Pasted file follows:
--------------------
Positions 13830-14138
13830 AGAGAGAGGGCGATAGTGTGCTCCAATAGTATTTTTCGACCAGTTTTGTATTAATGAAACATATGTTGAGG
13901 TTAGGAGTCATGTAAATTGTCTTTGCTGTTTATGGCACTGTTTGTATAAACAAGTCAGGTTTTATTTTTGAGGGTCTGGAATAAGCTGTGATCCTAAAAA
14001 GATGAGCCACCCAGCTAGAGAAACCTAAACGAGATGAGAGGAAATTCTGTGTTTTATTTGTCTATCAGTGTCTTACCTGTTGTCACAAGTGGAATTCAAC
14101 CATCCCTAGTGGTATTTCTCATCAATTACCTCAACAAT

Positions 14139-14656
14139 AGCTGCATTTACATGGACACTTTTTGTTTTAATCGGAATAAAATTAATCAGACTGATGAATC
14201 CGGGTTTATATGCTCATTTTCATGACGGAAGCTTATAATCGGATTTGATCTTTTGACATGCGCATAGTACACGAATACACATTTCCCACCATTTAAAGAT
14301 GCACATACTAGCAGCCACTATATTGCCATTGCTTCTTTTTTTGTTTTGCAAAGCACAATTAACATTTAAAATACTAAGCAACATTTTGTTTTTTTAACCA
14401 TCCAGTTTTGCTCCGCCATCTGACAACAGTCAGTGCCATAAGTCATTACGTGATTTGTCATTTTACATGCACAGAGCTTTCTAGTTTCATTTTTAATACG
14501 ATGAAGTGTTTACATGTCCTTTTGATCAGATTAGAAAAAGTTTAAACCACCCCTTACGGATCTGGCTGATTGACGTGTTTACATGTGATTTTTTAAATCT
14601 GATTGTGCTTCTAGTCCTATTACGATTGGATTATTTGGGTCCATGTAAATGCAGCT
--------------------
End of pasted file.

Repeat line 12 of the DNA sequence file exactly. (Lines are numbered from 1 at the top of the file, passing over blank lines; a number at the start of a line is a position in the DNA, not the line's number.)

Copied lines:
14601 GATTGTGCTTCTAGTCCTATTACGATTGGATTATTTGGGTCCATGTAAATGCAGCT